The public’s answer to this travesty was a system of windmills and pumps. The wind’s power was harnessed to drain the water, and the excess was collected in basins. This way in times of flooding, the water could be contained, but in times of drought, it could be released back into the soil. Time and technological advances improved the system, and while some of the windmills are still utilized today, two diesel-fueled pumping stations are now the main resource used to keep the water level in check. The windmills achieved UNESCO World Heritage status in 1997.

Even though Kinderdijk locals no longer depend on the windmills, many are still interested in preserving and caring for the once vital structures. Some of them even function as compact and charming homes for their keepers. Today, the town of Kinderdijk is simply and quintessentially Dutch, where locals and travelers alike enjoy eating at mom and pop bakeries, cycling picturesque paths, hiking below sea level, and ice skating in the winter.

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One would be hard-pressed to pin an identity on the city of Nijmegen, as it’s both the oldest city in the Netherlands with a rich medieval center and a hip college town. While youthful energy emanates from Honigcomplex which houses coffee roasters, microbreweries, and modern art displays, a short distance away one can behold historical and even ancient sites such as Sint Stevenskerk, a 15th century gothic church, or the 8th century ruins of Charlemagne’s palace at Valkhofpark.

A notable story from the city’s rich history comes from the battle of Nijmegen during World War II. Operation Market Garden was an attempt by the Allied army to seize nine bridges with land and air invasions that would provide a path into Germany. The bridge in the center of Nijmegen was one of the most vital to secure, which became evident to German forces, causing them to fiercely defend it. Despite their attempt to blow the bridge, Allied forces eventually managed to take it, and British tanks were able to make their way into Germany. However, the army’s failure to secure the final bridge over the Rhine river meant that this mission was overall unsuccessful.

Despite the destruction that World War II brought upon the Netherlands and much of Europe, turmoil isn’t immediately evident in the exuberant city today. Visitors can enjoy a four-day walking festival in the summer, a variety of history and art museums, and music and cultural festivals throughout the year.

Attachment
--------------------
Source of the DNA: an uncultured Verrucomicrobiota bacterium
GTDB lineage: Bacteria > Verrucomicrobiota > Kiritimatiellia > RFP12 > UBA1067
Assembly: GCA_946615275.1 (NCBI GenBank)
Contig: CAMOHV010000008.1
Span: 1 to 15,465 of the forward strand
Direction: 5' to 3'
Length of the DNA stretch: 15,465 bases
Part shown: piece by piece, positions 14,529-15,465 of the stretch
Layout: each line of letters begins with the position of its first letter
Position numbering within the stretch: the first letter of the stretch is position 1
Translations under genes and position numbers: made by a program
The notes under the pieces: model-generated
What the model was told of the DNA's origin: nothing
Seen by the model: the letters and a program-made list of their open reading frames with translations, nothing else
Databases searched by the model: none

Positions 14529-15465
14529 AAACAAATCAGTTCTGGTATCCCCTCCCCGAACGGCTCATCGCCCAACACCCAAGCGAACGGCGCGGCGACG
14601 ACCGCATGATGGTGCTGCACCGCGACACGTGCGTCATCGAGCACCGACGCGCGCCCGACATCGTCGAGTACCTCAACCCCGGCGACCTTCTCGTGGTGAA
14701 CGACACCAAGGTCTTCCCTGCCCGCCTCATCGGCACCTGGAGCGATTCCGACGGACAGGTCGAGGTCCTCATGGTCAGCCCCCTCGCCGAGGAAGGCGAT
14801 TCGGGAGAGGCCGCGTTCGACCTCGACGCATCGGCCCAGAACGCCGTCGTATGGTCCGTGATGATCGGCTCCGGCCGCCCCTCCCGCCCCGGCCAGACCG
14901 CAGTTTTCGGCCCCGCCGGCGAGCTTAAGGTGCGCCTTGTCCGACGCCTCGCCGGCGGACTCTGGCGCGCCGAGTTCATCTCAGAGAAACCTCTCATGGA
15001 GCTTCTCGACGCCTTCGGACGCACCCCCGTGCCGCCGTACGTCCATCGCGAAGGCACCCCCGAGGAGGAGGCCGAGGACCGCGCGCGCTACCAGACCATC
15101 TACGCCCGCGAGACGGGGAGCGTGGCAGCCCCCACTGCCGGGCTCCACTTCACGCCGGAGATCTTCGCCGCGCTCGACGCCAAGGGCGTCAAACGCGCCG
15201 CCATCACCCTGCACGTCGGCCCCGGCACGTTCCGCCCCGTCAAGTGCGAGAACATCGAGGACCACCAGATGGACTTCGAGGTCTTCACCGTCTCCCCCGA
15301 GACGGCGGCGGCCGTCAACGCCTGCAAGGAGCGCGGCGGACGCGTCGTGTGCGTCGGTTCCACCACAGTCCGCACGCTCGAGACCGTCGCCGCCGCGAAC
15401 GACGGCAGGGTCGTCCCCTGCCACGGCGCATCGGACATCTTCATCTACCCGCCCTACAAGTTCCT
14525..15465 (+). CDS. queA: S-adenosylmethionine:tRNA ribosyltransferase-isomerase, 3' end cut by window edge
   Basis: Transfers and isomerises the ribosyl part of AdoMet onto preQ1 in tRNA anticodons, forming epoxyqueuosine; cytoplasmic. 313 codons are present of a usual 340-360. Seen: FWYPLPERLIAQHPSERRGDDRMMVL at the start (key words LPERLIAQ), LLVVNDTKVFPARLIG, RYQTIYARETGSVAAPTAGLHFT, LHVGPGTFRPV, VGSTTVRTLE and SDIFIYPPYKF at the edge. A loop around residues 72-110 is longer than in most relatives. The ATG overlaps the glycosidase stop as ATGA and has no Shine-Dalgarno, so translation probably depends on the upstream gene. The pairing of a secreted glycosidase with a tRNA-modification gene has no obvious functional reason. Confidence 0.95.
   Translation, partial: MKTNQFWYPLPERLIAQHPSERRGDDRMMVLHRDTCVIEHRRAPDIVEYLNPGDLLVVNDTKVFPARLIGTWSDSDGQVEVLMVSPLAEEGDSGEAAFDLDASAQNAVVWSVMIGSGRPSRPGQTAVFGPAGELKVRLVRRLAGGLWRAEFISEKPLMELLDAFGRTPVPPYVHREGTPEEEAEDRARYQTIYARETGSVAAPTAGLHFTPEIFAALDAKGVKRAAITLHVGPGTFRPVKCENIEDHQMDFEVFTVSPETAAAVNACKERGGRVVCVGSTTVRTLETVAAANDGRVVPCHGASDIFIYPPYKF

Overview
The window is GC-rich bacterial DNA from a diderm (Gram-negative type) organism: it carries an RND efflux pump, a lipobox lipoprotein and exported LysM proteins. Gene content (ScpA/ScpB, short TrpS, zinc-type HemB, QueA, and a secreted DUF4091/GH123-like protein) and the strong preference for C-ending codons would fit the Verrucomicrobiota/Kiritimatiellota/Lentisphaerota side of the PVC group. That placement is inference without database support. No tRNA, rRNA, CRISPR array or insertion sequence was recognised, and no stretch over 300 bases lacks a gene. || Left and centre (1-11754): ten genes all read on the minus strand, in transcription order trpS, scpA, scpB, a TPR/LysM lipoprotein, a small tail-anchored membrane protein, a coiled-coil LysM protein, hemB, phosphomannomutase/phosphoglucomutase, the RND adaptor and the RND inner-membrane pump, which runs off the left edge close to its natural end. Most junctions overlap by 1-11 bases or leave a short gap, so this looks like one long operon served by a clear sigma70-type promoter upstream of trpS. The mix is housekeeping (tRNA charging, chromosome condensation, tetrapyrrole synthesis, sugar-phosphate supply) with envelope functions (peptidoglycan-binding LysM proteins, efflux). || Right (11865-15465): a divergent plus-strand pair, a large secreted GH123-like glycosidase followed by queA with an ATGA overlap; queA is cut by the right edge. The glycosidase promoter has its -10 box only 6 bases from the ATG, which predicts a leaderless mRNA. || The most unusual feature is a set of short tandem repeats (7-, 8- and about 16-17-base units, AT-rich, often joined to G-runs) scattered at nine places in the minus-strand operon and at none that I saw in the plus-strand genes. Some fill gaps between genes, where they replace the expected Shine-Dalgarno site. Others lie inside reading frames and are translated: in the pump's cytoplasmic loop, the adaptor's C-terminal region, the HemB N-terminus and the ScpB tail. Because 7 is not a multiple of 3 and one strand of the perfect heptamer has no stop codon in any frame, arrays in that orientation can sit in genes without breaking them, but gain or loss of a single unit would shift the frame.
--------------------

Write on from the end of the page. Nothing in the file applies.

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A NEW destination for 2020, Dordrecht holds the distinction of being one of the oldest cities in the Netherlands, and one of the six important trade cities in Holland. The town’s longevity—it was founded in 1220—and its strategic position made it a major stop in the wine trade and one of the most powerful regions in the Netherlands up until the late 16th century. Visitors to this charming port town today can witness remnants from this golden era, as many well-preserved buildings from this period remain.

Experience Dordrecht with us on:

Featured Reading

Immerse yourself in the Netherlands with this selection of articles, recipes, and more


A visit to the renovated Rijksmuseum in Amsterdam is a true journey into the past. Find out how for yourself.


It may be known as “the Venice of the North,” but this section of the country has an identity all its own. See why.


In the Netherlands, people flip for their favorite breakfast—pannekoeken. A light, thin pancake that can be served sweet or savory, pannekoeken are easy to whip up and can be filled with whatever you wish.


Learn how the Netherlands’ oldest city helped turn the tide of war after the Germans invaded in 1940.


Discover the colorful story of the world’s largest flower park, which is only open for eight weeks each year.